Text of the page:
Kim’s recording career was going well with Chequered Love achieving another number two slot with Cambodia just missing out on the top ten at number 12.
But she was back with You Came at number three, which she co-wrote with her brother. Four Letter Word made it to sixth place with the cover version of You Keep Me Hanging On achieving massive success in America reaching the coveted number one slot in 1987.
“Breaking into America was huge. Many other more experienced performers had tried and failed but I think when you are young and fearless you don’t realise that it’s such a big a deal.”
Since then, there have been other hits for Kim like View From The Bridge, Never Trust A Stranger and If I Can’t Have You.
Although Kim gave up her career in 1996 to have a family, it’s a decision she hasn’t never regretted.
“The timing was right. I think people forget that I was quite young when I started and I’d worked hard for 15 years. I met my husband, Hal Fowler, when we were in the musical Tommy together and married in 1996.”
While Kim was at home having the children, she became involved in gardening. “I was brought up in the Hertfordshire countryside with woodland on the doorstep. It was an idyllic spot for children and it made a big impact on me growing my own vegetables to show at the village fete, feeling part of the community and enjoying life. Hopefully, I’ve passed that on to my own children. I took an agricultural course and started writing gardening columns for newspapers and several magazines. I also wrote a couple of gardening books as well. It was fun being asked to present the TV gardening programmes but I did it for the love of gardening, not just to get on the telly.”
After a five-year break, Kim decided to dip back in the music scene. “I did it gradually with shows like Here and Now, which was making an impact in the big arenas. Dad found that the nostalgia value was attracting a younger audience as well as the die-hard fans so I thought I’d also give it a try. It was gratifying to discover that the fans hadn’t forgotten me. I started recording again and I enjoyed it so much that I did a solo tour, which had a terrific response in Europe. A couple of years ago I did the biggest solo tour of my career returning to Europe and going to Russia. That proved so successful that there’ll be another new album this year. But Manchester is still special. I’ve been coming here for years to promote my music and we’ve always had a wonderfully warm reception.”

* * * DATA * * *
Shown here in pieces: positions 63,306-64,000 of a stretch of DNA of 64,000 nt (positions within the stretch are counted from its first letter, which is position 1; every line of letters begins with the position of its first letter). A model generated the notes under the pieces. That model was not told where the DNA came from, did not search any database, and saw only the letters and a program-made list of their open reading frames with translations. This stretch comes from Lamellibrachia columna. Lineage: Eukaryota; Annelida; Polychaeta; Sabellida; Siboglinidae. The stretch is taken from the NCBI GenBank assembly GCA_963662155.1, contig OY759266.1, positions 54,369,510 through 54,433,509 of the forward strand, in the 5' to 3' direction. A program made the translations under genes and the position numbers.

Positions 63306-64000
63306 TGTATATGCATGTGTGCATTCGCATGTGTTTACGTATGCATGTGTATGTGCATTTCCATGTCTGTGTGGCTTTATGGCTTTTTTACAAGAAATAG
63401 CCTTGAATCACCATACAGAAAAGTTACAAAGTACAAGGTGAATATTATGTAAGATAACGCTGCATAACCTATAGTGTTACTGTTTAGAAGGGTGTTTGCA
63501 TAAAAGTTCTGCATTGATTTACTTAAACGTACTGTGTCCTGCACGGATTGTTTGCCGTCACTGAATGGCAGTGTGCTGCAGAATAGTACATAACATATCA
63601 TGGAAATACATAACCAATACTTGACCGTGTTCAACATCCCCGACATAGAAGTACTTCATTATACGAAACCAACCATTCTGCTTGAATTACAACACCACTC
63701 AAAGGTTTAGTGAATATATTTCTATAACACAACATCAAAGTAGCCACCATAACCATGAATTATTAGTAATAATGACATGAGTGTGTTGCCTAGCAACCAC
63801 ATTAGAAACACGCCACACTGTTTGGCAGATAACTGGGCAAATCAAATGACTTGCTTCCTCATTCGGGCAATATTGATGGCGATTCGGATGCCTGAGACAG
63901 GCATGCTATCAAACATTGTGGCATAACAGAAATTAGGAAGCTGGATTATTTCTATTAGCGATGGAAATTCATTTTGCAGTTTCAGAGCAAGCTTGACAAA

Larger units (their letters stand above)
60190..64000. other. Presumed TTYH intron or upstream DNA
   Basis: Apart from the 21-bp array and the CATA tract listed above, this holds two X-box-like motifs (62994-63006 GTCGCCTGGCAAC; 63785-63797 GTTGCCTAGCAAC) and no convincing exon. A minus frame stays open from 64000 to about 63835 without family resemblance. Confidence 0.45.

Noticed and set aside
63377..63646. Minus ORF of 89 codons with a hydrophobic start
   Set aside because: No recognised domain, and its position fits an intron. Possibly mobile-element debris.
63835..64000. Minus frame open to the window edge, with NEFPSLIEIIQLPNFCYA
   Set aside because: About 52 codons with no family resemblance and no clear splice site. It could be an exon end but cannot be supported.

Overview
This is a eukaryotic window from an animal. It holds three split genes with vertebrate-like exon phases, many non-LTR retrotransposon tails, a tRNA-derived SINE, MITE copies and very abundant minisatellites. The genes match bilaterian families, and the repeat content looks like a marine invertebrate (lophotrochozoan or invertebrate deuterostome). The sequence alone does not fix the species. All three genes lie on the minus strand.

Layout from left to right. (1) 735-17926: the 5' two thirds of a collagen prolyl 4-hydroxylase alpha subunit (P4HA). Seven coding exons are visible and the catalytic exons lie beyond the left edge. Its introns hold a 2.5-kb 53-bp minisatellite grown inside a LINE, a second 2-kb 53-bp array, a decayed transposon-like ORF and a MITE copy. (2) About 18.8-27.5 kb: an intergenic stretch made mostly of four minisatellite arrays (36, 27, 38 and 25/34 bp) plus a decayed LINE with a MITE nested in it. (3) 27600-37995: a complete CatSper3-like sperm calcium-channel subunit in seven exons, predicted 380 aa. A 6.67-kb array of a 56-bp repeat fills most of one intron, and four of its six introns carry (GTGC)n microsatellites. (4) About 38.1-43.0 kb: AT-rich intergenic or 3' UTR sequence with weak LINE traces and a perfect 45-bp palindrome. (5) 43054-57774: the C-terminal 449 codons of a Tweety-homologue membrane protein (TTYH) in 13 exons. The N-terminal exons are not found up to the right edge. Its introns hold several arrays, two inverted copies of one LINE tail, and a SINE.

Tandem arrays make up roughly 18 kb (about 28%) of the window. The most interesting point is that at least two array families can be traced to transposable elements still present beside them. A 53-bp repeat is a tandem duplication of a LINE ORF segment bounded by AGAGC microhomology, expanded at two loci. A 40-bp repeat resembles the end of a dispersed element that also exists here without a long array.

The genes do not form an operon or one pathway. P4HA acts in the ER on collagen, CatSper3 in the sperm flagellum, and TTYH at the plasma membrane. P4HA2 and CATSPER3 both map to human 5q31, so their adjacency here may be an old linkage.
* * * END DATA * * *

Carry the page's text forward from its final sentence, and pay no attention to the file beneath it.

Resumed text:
Now that the children are older, Kim worries less about leaving them.
“Their dad’s there most of the time when he’s not working and my dad loves teaching them to play music. He started with the ukelele and now Harry’s 11 and is a really good guitar player whilst Rosie is nine and sings well. So, you never know, it may be history repeating itself again.”
Kim’s proudest moment? “Well, musically it would have to be my first hit, Kids In America but, and I know the fans may find this strange, but being awarded gold at the Chelsea Flower Show, still remains my proudest achievement. Gardeners will know exactly what I mean.”
Kim Wilde will appear in the Here And Now Tour at the M.E.N Arena on Friday, May 15. £36.50. Call 0844 847 8000.